If you have a grandson who is very dear to you and he’s an athlete, there are few thrills greater than watching him compete for a national championship.
So when Chris Heisten’s grandfather settled into his seat at the Xcel Energy Center to watch Maine take on top-seeded New Hampshire on Thursday, it was with a great sense of anticipation. He’d traveled from Seattle, Washington, for this opportunity, joining the rest of the family that had made the trek from Anchorage, Alaska.
In a flash, however, it became clear that something was wrong. Very wrong. Other relatives of Maine players saw that he was suddenly as white as the proverbial ghost. Soon he was being led out of the building and rushed to the hospital.
Instead of watching his grandson fight for a national championship, the grandfather was fighting for his life. He’d suffered an aneurysm in a major vessel near his heart. With it leaking blood, he passed out. He underwent immediate, life-threatening surgery.
The dream week at the Frozen Four had turned into a nightmare.
“He’s [like] my father,” said Chris Heisten. “It was devastating. We weren’t really able to celebrate our win over UNH. They told me after the game, so I rushed right to the hospital.”
Fortunately, the surgery was successful. Even so, it didn’t take away the sting of missing Maine’s win over UNH.
The first question the grandfather asked when he awoke from the surgery was, “Who won?”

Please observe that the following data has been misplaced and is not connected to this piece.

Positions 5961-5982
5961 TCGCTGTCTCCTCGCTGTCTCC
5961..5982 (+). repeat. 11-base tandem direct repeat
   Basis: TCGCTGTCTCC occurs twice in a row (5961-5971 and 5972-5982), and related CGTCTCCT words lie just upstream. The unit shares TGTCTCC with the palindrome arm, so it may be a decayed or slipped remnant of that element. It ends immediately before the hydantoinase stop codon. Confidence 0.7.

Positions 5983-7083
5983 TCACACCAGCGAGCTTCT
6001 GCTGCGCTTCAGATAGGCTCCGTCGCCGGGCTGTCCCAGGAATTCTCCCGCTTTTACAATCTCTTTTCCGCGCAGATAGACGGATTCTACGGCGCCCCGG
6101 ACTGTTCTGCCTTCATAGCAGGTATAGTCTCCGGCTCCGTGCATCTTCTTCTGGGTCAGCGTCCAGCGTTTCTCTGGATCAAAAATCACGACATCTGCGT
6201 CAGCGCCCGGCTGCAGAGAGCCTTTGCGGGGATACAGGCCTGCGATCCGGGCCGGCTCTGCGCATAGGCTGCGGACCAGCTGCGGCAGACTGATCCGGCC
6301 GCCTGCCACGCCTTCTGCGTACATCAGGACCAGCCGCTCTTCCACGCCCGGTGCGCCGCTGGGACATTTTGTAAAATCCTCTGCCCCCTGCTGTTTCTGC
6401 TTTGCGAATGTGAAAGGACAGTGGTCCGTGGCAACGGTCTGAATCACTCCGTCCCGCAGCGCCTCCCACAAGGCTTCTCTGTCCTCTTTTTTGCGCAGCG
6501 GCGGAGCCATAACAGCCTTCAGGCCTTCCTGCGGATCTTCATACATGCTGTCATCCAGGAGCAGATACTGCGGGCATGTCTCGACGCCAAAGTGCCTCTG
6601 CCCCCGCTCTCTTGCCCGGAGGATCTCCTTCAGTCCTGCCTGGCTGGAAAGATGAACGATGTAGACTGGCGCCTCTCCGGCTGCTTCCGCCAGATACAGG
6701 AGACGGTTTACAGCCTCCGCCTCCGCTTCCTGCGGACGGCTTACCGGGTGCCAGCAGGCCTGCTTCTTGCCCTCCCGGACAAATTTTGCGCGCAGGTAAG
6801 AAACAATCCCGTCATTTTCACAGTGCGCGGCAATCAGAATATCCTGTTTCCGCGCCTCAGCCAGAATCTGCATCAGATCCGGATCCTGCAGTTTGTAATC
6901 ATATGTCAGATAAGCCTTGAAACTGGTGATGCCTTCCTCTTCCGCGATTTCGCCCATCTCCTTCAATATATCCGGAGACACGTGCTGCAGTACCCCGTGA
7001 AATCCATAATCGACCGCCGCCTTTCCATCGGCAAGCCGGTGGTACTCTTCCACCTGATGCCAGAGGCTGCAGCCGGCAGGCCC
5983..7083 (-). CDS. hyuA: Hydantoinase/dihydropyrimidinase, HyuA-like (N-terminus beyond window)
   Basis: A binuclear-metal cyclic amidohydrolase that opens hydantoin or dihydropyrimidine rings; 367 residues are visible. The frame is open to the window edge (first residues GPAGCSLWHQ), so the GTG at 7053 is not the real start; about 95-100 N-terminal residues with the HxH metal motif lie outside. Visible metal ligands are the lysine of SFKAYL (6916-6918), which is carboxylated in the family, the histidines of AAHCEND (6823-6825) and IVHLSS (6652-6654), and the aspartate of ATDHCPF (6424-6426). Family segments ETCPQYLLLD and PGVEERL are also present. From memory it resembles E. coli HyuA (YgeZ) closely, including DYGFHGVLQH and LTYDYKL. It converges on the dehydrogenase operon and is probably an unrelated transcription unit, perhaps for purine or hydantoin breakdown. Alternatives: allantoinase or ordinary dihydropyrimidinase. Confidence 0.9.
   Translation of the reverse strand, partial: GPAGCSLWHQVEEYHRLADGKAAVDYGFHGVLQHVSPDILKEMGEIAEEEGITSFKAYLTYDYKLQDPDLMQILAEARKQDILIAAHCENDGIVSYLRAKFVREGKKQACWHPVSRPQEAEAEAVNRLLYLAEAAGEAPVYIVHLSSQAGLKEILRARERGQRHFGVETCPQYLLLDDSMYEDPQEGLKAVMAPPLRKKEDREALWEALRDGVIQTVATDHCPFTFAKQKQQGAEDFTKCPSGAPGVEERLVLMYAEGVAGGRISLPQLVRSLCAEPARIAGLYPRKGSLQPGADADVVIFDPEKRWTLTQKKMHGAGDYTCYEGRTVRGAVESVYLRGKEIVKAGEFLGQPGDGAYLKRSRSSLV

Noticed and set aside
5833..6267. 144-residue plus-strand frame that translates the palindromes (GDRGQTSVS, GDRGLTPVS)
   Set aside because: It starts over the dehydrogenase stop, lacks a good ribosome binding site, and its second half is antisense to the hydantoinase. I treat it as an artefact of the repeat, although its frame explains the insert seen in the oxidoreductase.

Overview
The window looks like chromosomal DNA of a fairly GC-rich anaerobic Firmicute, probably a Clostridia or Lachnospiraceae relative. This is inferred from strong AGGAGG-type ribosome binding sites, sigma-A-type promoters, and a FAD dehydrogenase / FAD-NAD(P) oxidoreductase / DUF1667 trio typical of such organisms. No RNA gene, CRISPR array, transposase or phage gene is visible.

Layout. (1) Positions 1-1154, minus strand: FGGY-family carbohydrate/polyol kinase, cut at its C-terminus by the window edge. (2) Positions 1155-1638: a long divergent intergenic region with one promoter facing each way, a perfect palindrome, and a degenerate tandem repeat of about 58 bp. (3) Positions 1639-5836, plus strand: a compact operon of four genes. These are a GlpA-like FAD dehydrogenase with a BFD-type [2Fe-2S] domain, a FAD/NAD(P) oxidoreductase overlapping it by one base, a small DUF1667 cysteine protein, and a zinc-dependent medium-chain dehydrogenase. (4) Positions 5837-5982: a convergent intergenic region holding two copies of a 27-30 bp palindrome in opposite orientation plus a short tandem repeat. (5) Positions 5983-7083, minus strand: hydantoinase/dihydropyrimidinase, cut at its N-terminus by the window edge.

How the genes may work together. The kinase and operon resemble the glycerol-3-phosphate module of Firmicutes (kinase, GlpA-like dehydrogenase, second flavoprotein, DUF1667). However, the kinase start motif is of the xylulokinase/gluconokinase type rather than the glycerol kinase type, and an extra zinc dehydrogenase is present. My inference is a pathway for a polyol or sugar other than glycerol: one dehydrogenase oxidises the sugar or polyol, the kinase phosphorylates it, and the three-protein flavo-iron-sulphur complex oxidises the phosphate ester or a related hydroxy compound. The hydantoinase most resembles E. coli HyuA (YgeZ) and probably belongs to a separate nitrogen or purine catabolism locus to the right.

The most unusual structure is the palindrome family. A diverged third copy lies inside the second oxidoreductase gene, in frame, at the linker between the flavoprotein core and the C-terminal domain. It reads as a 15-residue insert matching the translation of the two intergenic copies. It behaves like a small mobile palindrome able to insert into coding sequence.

The initial answer was that Minnesota had defeated Michigan, missing the point that he didn’t know who’d won the Maine-UNH clash. After the intended question was answered, he had one more.
“Can I make it to the Saturday game?” he asked.
The answer was an unequivocal no.
Chris Heisten awoke the next morning early, unable to sleep, and went back to his grandfather’s side.
The elder Heisten rebounded quickly, moving from intensive care into the general patient population. However, attendance at the championship game was still out of the question.
Now it was left for the younger Heisten to complete a storybook ending by winning the title. He almost pulled it off.
With 58.3 seconds remaining in regulation, the Black Bears led, 3-2. Minnesota, however, had gained a faceoff in the Black Bear end and pulled goaltender Adam Hauser for an extra skater. Within five seconds, the Golden Gophers tied the game, sending it into overtime where they would eventually win on a power-play goal.
Chris Heisten’s quest had fallen 53 seconds short.
“He’s everything to me, so this is tough,” said the crestfallen Black Bear. “I really wanted to pull this one through for him.”
Interim head coach Tim Whitehead tried to put the bitter defeat in perspective.
“Obviously, this was a very tough loss for us,” he said. “We were 55 seconds away from winning it, but as we’ve learned very well this year, life doesn’t end up in the storybook ending all the time that you’d like it to.”